First let me ask...How many Serious Fires do you have each year where you pull up on the scene and have a situation like you encountered here ? I give the Police Officer credit for asking for the ladder --- He's sworn to protect life and he was trying to lend a hand. The heat of the moment and the delay of the alarm I'm sure got everybody pumping as it was. My personal opinion is that the Police Officer wasn't trying to be a hero...He saw you were short handed and knew other units were on the way. By you saying no you're not giving him a ladder because other crews are on the way and will handle it is dangerous...to the fire victims mainly. Fire scenes are a mass cluster in the first 10-15 minutes and we sometimes can use all the help we can get....Now that doesn't mean I want to help a Police Officer catch a Bank Robber but If I happened to come along an Officer in Trouble {Say in a fight or struggling with a suspect I'm going to jump in there and try and help....We're all Emergency Service Workers whether we carry a hose, a gun, or a stethoscope.

    As far as cross training PD and FD....Good Idea or Bad depending upon your locale, amount of calls, times of calls, ect....Alot factors into that one. Police are always on Duty and yes do get to scenes before the FD because they are already on the street. This can be helpful but it can hurt especially if we as Firefighters don't know the PD is geared up and inside it makes an existing accountibility system fail.

    Just my Thoughts
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  10. #10
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    Once again, the anti-cop rhetoric takes place.

    To hell with the cop getting hurt, to hell with personnel acountability, to hell with ICS, to hell with everything at that point but one thing:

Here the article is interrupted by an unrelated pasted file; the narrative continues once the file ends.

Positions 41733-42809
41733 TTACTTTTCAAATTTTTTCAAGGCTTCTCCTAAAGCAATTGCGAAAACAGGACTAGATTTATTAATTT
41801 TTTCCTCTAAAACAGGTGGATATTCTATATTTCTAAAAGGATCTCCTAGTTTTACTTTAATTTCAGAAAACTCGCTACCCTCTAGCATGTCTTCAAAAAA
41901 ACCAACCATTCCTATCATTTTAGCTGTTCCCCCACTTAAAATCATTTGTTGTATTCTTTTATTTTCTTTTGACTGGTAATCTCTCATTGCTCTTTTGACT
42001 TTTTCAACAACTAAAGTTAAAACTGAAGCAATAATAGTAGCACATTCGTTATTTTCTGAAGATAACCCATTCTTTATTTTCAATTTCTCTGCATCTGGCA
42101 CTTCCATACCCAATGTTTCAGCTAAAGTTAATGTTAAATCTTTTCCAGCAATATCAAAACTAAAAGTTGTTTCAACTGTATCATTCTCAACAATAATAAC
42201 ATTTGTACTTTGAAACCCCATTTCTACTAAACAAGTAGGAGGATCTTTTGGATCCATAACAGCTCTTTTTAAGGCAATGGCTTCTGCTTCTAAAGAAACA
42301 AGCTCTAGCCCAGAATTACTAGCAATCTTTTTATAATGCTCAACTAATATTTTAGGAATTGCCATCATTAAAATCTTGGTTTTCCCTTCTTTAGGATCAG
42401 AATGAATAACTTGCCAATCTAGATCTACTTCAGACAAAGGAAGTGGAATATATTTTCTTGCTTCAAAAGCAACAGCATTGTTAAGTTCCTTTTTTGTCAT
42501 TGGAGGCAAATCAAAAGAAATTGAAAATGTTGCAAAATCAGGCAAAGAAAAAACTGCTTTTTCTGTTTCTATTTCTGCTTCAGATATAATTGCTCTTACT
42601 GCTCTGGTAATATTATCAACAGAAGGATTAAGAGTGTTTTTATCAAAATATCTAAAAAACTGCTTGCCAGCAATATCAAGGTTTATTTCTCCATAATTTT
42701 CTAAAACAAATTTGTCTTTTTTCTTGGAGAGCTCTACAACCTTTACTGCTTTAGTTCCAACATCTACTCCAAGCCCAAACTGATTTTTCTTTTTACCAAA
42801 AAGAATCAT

THE PEOPLE ON THE BALCONY WERE TRAPPED AND COULDN'T GET OUT OF DANGER. THE POLICE OFFICER WAS THE ONLY ONE USING HIS HEAD! HE SAW THAT PEOPLE WERE IN DANGER. HE KNEW THAT THERE WAS A FAIRLY SIMPLE SOLUTION TO THE PROBLEM. BUT HE WAS PREVENTED FROM SAVING THOSE LIVES BECAUSE "HE MIGHT GET HURT?" PLEASE!!!!!!

    If it was my family trapped on the balcony, I would do three things.

    1. Punch the first FF I saw in the mouth
    2. Sue the living daylights out of the FD
    3. Lobby for the PO to get a commendation for his life saving efforts

  11. #11
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    Thats a good attitude to have. Remember, in the Fire Service its "Me, You, and Them", I look for my own Keester First, then my Crew, and THEN then Public. And thats right out of the IFSTA Fireground Company Officer text. Sorry, I think the cops need to stay away from Firegrounds outside the scope of their responsibilities....If there is no traffic to direct, crowds to control or cars to be ticketed, than keep away from the fire. You dont't see a Fire engine rolling on a Bank Robbery do you??? Use some common sense here. The Police have no business trying to fight fires when the Fire Department is already there. If there is obvious rescues to be made PRIOR to our arrival, than by all means try to be a hero.....when we get there, go back to being a cop.
    You Waste your time, YOUR LINE IS MINE!

  12. #12
    Forum Member RyanEMVFD's Avatar
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    Default dam if you do, dam if you don't

    i agree that the most dangerous part is the PD being dispatched 5 minutes before fire. as for the PD officer getting the ladder and police being crossed trained as firefighters... well, if they are trained properly and will work closely with IC and stuff then why refuse the extra help. As for the ladder, that's sticky. I probably would have given the officer the ladder. It aids in escape and frees up time for the other responding units to hook up water, aid in fire supression, setting up RIT crew and other stuff. The officer realized the danger he was getting into when he asked for the ladder.

    There are several depts out there that cross train as both police and fire. A very good example is the Dallas/Fort Worth Department of Public Safety. Their personnel are trained for police, fire and ambulance skills and rotate on a regular basis, i think one every month.